How to write an environmental science essay
|✅ Paper Type: Free Essay||✅ Subject: Environmental Sciences|
|✅ Wordcount: 1238 words||✅ Published: 7th Mar 2017|
Environmental science is an idiom, which has come to encompass a wide range of scientific disciplines in order to provide an integrated, quantitative, and interdisciplinary approach to the study of environmental systems [Coupland 1997]. Although the environment has been studied for as long as there has been science, the recent interest in putting the pieces of understanding together to study environmental systems has come alive as a substantive, active field of scientific investigation starting during the 1960’s and 1970’s. This has been driven by the need for a large multi-disciplined subject to analyse complex environmental problems, the arrival of substantive environmental laws requiring specific environmental protocols of investigation and growing public awareness of a need for action in addressing environmental problems. In order to write an environmental studies essay these disciplines need to be brought together to fully appreciate the many interactions among the physical, chemical and biological components. Environmental studies is a very diverse subject matter and essays should try to deal with the issues in relation to human activities, economics, law and social science when answering the question at hand.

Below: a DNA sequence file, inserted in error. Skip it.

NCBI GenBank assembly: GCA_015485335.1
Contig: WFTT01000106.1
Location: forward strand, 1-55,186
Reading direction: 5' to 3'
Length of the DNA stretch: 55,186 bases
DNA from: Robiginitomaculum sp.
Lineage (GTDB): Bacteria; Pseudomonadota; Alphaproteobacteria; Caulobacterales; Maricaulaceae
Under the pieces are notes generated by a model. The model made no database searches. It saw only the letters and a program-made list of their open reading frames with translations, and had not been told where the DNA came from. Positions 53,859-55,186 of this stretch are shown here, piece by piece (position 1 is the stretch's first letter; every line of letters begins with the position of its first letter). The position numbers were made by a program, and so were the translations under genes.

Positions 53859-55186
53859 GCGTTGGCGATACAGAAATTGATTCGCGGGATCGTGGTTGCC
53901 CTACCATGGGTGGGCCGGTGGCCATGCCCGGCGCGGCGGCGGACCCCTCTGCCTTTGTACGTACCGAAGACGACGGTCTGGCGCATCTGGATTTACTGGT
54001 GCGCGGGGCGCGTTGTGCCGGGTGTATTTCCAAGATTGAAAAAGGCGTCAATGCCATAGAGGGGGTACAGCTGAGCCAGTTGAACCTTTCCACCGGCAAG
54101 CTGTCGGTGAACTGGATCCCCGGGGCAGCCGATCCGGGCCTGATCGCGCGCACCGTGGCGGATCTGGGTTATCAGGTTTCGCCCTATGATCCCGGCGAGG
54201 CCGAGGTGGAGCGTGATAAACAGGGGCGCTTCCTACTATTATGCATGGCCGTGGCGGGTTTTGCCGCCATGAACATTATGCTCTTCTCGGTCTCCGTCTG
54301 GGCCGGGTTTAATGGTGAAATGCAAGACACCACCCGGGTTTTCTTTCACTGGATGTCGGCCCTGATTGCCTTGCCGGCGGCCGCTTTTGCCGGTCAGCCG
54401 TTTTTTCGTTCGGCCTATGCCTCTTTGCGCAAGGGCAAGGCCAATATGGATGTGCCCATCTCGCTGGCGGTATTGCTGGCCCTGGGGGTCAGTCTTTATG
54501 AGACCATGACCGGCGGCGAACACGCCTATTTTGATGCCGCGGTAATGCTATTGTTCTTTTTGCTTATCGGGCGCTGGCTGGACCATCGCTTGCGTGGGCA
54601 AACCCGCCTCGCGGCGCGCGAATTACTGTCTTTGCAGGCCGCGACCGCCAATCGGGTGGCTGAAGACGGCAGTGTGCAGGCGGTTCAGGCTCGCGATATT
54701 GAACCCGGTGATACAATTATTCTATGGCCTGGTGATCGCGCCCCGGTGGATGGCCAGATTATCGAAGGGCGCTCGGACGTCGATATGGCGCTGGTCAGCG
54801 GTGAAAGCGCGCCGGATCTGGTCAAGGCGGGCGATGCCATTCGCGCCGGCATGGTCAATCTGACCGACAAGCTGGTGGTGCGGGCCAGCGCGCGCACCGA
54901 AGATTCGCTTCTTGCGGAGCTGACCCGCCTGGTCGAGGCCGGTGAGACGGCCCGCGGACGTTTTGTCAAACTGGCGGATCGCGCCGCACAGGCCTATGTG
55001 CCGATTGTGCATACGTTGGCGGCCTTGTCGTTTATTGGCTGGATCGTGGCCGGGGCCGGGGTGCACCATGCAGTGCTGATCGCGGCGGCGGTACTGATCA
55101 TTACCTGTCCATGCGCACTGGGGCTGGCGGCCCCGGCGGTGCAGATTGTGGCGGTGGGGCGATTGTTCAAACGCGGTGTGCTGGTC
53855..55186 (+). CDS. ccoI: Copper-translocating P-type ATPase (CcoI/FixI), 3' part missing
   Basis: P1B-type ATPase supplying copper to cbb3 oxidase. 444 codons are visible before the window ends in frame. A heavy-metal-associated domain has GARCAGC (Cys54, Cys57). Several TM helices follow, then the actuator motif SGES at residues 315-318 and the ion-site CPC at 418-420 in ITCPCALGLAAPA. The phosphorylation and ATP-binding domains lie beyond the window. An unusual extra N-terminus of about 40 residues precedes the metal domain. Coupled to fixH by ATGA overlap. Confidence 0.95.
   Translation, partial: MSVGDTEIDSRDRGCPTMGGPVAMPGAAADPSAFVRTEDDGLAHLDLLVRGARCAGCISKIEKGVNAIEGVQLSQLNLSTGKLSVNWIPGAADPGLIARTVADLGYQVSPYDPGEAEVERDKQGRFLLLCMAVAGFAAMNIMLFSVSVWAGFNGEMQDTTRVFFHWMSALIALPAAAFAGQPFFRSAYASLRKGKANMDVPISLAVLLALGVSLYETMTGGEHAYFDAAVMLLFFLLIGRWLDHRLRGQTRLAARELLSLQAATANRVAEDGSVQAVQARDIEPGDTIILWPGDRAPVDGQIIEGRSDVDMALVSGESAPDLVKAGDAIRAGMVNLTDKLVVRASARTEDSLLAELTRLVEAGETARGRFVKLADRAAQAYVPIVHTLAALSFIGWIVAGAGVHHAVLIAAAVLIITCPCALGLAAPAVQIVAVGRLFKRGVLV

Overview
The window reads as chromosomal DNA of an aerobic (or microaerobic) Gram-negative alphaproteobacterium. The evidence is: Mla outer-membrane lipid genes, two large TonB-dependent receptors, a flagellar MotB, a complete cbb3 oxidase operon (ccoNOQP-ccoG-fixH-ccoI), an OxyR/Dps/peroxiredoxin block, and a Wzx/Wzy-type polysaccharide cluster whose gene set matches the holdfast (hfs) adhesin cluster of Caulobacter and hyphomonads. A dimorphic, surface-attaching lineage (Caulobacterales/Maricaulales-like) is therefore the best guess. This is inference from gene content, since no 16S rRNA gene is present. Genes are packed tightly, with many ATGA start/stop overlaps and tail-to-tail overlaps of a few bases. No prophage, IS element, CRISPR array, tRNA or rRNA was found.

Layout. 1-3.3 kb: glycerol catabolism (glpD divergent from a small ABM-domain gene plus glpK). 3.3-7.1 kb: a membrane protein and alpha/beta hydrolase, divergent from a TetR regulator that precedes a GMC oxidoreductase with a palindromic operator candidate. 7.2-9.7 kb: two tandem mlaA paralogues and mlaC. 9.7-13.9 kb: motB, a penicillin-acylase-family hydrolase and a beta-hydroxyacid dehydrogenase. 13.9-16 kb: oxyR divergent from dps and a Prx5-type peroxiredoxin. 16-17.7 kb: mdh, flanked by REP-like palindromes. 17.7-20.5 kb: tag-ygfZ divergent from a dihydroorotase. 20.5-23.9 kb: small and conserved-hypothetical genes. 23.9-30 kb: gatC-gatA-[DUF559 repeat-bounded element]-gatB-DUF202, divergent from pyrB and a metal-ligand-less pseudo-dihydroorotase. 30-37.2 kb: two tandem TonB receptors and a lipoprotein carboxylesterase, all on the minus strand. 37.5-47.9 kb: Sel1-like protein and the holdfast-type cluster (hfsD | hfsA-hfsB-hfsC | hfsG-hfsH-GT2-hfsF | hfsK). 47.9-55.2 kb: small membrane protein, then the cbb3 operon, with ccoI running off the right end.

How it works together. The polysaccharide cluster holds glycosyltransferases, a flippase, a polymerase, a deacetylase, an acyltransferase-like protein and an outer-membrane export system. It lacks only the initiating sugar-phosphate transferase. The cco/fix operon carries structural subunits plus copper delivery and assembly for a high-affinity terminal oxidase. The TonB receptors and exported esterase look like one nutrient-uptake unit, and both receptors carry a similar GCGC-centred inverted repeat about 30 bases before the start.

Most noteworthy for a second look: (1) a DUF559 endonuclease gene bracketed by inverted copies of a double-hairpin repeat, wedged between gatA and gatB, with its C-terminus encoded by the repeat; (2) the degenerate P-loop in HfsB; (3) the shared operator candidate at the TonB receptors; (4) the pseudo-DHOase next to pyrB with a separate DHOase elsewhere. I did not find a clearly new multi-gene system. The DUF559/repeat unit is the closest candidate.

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When writing an environmental studies essay it is important to recognise that different titles suggest fundamentally different strategic approaches to essay writing. Jones et al, 1999, outlines this point by suggesting that essays can be split between non-critical (or descriptive) essays, which are more related to the chronology or uncontested ‘facts’ of an event, and critical essays, which requires the development of an argument through the piece. When writing science-based essays it will be this approach that lends itself more readily to the subject matter. It may be helpful to distinguish between ‘weakly’ and ‘strongly’ critical approaches in order to ensure that the essay presents the complete argument, and that the arguments are well balanced [Thomson 1996].
Weakly critical writing may involve evaluating alternative points of view, especially for the soundness of their reasoning and the legitimacy of their conclusions [Jones 1999]. It may well also involve developing your own arguments, and advancing your own conclusions; and may sometimes involve making personal ‘value judgments’. Strongly critical writing involves recognised the problematic and contestable character of knowledge claims. Here the writer needs to look at the presence of underlying values and assumptions (including those embodied in competing paradigms, discourses, rationalities and ethical principles [Thomson 1996]). In this case the writing is able to show critical awareness of your own, as well as other’s arguments, and it is this style that is more appropriate when trying to balance the array of arguments, over the various disciplines, that an environmental science essay would present.